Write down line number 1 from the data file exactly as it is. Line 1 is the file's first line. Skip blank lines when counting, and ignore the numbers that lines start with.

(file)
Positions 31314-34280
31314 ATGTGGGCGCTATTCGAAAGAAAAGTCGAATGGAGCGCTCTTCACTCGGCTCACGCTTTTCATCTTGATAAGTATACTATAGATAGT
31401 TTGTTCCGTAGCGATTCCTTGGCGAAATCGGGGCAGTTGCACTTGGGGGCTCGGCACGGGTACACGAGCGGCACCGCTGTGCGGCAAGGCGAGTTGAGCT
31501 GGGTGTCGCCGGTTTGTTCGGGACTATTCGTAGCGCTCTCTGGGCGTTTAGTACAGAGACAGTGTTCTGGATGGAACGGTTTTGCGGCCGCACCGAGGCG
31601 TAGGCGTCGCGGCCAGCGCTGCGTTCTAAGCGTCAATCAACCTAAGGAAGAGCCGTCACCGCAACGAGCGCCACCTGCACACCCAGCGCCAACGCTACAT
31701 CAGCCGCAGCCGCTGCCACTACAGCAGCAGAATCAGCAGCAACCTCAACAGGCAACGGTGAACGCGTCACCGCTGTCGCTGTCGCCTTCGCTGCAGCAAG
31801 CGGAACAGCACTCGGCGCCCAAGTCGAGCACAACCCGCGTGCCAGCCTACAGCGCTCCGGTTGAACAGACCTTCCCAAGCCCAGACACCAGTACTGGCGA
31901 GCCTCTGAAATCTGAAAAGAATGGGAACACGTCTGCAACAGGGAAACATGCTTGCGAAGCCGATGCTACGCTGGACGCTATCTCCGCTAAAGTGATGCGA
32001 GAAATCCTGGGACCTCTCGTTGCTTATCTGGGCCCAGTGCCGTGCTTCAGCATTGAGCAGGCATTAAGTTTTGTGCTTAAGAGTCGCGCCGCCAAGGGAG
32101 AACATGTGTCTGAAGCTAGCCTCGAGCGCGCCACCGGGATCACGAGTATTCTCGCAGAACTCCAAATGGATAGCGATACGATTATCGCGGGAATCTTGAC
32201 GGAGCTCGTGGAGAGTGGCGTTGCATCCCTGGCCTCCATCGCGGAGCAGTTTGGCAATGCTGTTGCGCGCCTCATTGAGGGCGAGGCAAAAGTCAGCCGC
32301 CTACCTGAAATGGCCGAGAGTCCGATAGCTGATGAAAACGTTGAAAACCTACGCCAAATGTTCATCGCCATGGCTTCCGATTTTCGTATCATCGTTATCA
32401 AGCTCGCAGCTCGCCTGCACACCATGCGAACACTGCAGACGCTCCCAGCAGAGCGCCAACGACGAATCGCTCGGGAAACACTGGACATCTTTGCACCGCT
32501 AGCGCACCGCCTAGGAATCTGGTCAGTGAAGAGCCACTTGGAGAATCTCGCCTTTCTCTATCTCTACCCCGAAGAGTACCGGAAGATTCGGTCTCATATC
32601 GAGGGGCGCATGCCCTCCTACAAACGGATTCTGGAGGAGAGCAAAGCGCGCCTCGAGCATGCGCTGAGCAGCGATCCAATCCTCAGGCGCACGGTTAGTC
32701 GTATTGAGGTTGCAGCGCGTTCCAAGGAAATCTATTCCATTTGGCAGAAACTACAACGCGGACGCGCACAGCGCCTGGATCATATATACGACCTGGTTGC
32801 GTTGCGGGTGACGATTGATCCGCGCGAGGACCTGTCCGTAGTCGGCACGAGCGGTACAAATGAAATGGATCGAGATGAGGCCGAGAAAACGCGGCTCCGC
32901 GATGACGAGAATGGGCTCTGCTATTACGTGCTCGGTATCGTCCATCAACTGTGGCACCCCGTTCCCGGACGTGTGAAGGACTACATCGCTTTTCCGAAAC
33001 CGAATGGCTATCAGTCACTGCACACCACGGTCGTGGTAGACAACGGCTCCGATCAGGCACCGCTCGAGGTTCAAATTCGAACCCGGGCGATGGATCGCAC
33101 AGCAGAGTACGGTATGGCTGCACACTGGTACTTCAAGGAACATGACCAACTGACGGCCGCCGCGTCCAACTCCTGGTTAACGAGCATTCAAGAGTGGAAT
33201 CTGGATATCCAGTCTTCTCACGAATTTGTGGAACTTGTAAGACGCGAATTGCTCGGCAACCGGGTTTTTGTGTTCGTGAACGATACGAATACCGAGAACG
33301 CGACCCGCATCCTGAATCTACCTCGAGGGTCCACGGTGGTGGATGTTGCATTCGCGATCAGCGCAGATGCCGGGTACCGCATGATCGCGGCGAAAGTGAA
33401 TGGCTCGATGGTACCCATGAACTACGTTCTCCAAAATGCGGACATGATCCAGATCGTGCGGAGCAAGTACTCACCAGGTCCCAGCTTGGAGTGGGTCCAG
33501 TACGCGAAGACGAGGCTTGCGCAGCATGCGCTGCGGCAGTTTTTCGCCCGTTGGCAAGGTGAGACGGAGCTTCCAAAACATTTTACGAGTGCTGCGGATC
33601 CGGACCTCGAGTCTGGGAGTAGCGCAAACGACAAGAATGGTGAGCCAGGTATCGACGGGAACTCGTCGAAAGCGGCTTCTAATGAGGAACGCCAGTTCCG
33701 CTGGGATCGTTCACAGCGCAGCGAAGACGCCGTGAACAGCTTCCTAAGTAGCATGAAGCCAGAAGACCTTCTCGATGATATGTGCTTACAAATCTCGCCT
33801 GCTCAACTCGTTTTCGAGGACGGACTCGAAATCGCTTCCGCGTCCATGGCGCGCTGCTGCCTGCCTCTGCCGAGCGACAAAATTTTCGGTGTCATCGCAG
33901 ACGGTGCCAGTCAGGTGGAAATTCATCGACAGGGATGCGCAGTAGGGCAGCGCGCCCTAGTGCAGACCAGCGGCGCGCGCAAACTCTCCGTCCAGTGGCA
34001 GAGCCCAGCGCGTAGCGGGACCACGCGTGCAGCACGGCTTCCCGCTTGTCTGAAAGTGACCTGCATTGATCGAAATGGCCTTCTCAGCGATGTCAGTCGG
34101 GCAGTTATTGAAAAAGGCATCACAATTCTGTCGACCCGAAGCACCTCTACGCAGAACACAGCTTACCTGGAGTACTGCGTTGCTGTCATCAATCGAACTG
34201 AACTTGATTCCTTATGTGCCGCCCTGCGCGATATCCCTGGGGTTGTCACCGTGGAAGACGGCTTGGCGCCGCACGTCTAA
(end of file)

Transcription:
Positions 31314-34280